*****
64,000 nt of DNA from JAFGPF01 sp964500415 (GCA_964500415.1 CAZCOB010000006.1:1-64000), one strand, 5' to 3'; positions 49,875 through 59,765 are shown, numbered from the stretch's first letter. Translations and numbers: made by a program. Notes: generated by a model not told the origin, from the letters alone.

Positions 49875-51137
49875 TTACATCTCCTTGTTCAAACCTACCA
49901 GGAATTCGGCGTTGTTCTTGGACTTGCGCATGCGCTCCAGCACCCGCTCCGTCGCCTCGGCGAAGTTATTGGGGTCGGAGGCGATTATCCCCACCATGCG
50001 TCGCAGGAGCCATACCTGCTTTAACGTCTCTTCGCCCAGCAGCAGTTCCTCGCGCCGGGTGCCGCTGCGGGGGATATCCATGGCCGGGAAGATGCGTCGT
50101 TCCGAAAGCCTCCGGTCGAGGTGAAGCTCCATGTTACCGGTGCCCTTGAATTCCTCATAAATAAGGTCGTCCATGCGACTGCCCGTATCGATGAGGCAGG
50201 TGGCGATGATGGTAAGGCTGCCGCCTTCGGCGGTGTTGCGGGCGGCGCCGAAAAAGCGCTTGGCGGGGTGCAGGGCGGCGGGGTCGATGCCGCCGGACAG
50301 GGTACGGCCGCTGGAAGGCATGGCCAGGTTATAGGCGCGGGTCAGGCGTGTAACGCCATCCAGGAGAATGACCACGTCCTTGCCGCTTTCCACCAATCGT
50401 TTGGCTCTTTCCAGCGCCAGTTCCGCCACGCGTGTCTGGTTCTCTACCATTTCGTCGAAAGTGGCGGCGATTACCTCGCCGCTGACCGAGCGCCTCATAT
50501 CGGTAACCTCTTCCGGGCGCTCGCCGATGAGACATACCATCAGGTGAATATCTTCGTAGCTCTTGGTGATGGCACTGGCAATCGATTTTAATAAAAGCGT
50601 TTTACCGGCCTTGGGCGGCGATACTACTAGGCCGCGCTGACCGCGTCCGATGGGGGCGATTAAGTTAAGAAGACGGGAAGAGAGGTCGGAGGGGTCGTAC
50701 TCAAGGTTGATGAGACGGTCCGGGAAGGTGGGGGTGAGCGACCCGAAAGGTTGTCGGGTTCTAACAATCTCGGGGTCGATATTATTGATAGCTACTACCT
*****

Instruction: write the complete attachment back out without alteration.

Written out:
64,000 nt of DNA from JAFGPF01 sp964500415 (GCA_964500415.1 CAZCOB010000006.1:1-64000), one strand, 5' to 3'; positions 49,875 through 59,765 are shown, numbered from the stretch's first letter. Translations and numbers: made by a program. Notes: generated by a model not told the origin, from the letters alone.

Positions 49875-51137
49875 TTACATCTCCTTGTTCAAACCTACCA
49901 GGAATTCGGCGTTGTTCTTGGACTTGCGCATGCGCTCCAGCACCCGCTCCGTCGCCTCGGCGAAGTTATTGGGGTCGGAGGCGATTATCCCCACCATGCG
50001 TCGCAGGAGCCATACCTGCTTTAACGTCTCTTCGCCCAGCAGCAGTTCCTCGCGCCGGGTGCCGCTGCGGGGGATATCCATGGCCGGGAAGATGCGTCGT
50101 TCCGAAAGCCTCCGGTCGAGGTGAAGCTCCATGTTACCGGTGCCCTTGAATTCCTCATAAATAAGGTCGTCCATGCGACTGCCCGTATCGATGAGGCAGG
50201 TGGCGATGATGGTAAGGCTGCCGCCTTCGGCGGTGTTGCGGGCGGCGCCGAAAAAGCGCTTGGCGGGGTGCAGGGCGGCGGGGTCGATGCCGCCGGACAG
50301 GGTACGGCCGCTGGAAGGCATGGCCAGGTTATAGGCGCGGGTCAGGCGTGTAACGCCATCCAGGAGAATGACCACGTCCTTGCCGCTTTCCACCAATCGT
50401 TTGGCTCTTTCCAGCGCCAGTTCCGCCACGCGTGTCTGGTTCTCTACCATTTCGTCGAAAGTGGCGGCGATTACCTCGCCGCTGACCGAGCGCCTCATAT
50501 CGGTAACCTCTTCCGGGCGCTCGCCGATGAGACATACCATCAGGTGAATATCTTCGTAGCTCTTGGTGATGGCACTGGCAATCGATTTTAATAAAAGCGT
50601 TTTACCGGCCTTGGGCGGCGATACTACTAGGCCGCGCTGACCGCGTCCGATGGGGGCGATTAAGTTAAGAAGACGGGAAGAGAGGTCGGAGGGGTCGTAC
50701 TCAAGGTTGATGAGACGGTCCGGGAAGGTGGGGGTGAGCGACCCGAAAGGTTGTCGGGTTCTAACAATCTCGGGGTCGATATTATTGATAGCTACTACCT